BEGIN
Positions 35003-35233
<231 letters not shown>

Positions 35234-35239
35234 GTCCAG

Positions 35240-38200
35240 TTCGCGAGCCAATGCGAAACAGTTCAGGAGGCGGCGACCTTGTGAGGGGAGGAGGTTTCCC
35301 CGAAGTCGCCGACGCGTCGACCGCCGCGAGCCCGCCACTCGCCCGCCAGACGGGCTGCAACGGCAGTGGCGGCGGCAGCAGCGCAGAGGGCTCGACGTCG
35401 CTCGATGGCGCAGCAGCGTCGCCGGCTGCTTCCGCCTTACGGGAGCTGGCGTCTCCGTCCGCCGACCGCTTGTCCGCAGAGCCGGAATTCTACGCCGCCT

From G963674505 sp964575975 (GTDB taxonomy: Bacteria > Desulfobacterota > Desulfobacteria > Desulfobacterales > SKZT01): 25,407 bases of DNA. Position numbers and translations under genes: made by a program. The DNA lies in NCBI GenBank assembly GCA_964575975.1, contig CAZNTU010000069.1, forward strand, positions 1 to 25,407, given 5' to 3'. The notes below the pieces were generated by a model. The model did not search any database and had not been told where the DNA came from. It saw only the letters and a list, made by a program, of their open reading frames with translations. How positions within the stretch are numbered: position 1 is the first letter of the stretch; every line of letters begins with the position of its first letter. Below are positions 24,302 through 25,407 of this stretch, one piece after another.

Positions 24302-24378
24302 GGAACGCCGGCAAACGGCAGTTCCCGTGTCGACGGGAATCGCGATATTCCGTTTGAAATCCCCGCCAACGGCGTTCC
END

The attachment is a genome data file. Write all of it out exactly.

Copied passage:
Positions 35003-35233
<231 letters not shown>

Positions 35234-35239
35234 GTCCAG

Positions 35240-38200
35240 TTCGCGAGCCAATGCGAAACAGTTCAGGAGGCGGCGACCTTGTGAGGGGAGGAGGTTTCCC
35301 CGAAGTCGCCGACGCGTCGACCGCCGCGAGCCCGCCACTCGCCCGCCAGACGGGCTGCAACGGCAGTGGCGGCGGCAGCAGCGCAGAGGGCTCGACGTCG
35401 CTCGATGGCGCAGCAGCGTCGCCGGCTGCTTCCGCCTTACGGGAGCTGGCGTCTCCGTCCGCCGACCGCTTGTCCGCAGAGCCGGAATTCTACGCCGCCT

From G963674505 sp964575975 (GTDB taxonomy: Bacteria > Desulfobacterota > Desulfobacteria > Desulfobacterales > SKZT01): 25,407 bases of DNA. Position numbers and translations under genes: made by a program. The DNA lies in NCBI GenBank assembly GCA_964575975.1, contig CAZNTU010000069.1, forward strand, positions 1 to 25,407, given 5' to 3'. The notes below the pieces were generated by a model. The model did not search any database and had not been told where the DNA came from. It saw only the letters and a list, made by a program, of their open reading frames with translations. How positions within the stretch are numbered: position 1 is the first letter of the stretch; every line of letters begins with the position of its first letter. Below are positions 24,302 through 25,407 of this stretch, one piece after another.

Positions 24302-24378
24302 GGAACGCCGGCAAACGGCAGTTCCCGTGTCGACGGGAATCGCGATATTCCGTTTGAAATCCCCGCCAACGGCGTTCC